Chevin Forest parkrun: the seventh C!

The week before 10th September saw a huge amount of rainfall across the country, which whilst coming as a welcome relief to many gardeners after the hot weather and droughts of the summer, had served as a reminder that autumn is on its way. Yet the morning of 10th September it was sunny and dry in Yorkshire, where I was up visiting family.

As I was in Yorkshire, I had planned to do Chevin Forest parkrun. Two weeks beforehand, Chevin Forest had celebrated its 1 year anniversary, but it had been on my radar since before it even started, as a friend of mine is on the core team and had taken part in test events, and been Run Director at the first parkrun, and yet I had never made it to parkrun there for a variety of reasons.

Chevin Forest Park is situated in the Wharfe Valley, 10 miles North West of Leeds City Centre and overlooking the market town of Otley. The Chevin gets its name from an old English word meaning ‘sharp ridge’ and so much of the area is steeply sloping, which is perhaps why my brother (who goes mountain biking there) expressed surprise that they could find a 5k route suitable for parkrun, and who had put me off going there at Christmas as he thought it would be too touch for my dodgy knees!

But I decided it was time to give it a go, and put myself down on the volunteer roster as tailwalker, alongside my friend on the core team. And then I realised that Chevin Forest would actually be my “seventh C / seventh sea” and hence would see me completing my Pirates badge on the Running Challenges Google Chrome extension. For those that don’t know, this chrome extension plus other unofficial apps, awards virtual badges for completing certain parkrun challenges, based on the first letter of a parkrun, or the number of the event, or the time taken to complete it. For the pirates challenge, you have to complete seven parkruns beginning with the letter C and one parkrun beginning with the letter R – seven seas and an aaaaaaarrrrh! Realising that Chevin Forest would be my seventh ‘C’, a few weeks prior to the day we hatched a plan to wear pirate costume and be tailwalking pirates, complete with inflatable parrot!


However, on 8th September Her Majesty Queen Elizabeth II died, and the UK entered a period of national mourning. Various sporting events, including all football matches, were cancelled that weekend and I wondered if parkrun would also cancel all events. An announcement was made on the Friday stating that rather than a blanket cancellation, “each individual parkrun event should feel comfortable paying their respects in the way they see fit.” Chevin Forest made the decision not to cancel, but instead to pay parkrunners’ respects by holding a minute’s silence before the start of the parkrun. Nearly 150 people – participants and volunteers alike – stood in perfect silence through which you could hear a pin drop, and which I found very moving. Even the dogs stopped barking and stood still in respect. We felt that it would not be appropriate to wear pirate costumes, and opted for a more respectful black under our tailwalker vests.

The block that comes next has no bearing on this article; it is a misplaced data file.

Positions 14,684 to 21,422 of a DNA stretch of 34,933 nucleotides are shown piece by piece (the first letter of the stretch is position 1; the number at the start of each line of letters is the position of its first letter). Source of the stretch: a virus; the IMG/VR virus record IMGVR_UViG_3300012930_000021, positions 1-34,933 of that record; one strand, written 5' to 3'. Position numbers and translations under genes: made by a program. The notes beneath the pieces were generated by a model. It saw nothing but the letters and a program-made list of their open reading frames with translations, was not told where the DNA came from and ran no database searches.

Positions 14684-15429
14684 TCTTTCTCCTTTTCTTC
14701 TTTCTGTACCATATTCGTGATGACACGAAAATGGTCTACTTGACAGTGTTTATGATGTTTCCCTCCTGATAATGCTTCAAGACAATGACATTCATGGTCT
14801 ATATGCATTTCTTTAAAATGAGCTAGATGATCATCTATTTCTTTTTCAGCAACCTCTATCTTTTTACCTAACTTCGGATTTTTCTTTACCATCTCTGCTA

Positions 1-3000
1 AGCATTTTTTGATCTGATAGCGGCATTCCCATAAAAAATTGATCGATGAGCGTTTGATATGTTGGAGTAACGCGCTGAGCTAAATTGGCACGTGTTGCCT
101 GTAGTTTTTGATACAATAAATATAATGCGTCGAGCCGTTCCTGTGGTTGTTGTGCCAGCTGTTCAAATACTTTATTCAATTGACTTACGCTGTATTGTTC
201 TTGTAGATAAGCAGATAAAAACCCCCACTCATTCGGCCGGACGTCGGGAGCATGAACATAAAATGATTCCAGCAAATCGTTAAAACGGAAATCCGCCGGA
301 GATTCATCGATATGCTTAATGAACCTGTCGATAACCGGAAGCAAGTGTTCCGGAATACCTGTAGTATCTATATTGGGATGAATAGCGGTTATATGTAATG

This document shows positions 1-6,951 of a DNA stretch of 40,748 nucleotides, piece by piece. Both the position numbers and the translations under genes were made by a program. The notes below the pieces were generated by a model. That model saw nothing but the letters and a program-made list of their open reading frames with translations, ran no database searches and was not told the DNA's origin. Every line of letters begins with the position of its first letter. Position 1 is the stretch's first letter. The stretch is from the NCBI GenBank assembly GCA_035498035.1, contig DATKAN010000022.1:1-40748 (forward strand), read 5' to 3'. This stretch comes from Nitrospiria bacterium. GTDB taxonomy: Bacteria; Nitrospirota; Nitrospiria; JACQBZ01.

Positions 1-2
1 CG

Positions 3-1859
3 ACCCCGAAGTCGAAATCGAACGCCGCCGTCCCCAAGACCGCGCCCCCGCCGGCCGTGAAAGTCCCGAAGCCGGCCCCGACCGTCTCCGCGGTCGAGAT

The night before I had had a text asking me if I had trail shoes which was something I had not thought about! I normally keep walking boots/shoes in the back of the car but I had taken them out some weeks ago and to be honest it has been so dry over the summer, that even parkruns that are known to be muddy have been dry as a bone and road shoes completely appropriate. I had forgotten all about mud! Reader, if you are reading this as a fellow tourist please note that trail shoes are best for the Chevin, although I was pleasantly surprised to find that it wasn’t as bad as I had feared and I was able to pick my way around the mud!

So having made my way over to Chevin Forest, parked and met up with my friend, it was a lovely surprise to see another friend there, as I didn’t know that she was coming. We collected our tailwalker bibs and checked in with the Run Director and Event Team, before making our way to listen to the First Timer’s welcome. It’s always a little stressful and worrying when you’re a first timer to an event, especially when they mention things like the “Killer Hill” (real name: Butterfly Hill) which has to be tackled not once, but twice! I always worry; will I get lost, will I be able to manage the hills, but I really needn’t have worried – not only was I with someone who knew the course well but also it was extremely well marshalled and signposted, and the even the ‘killer hill’ was manageable! The course is lollipop-shaped, with two laps of the lollipop minus the stick.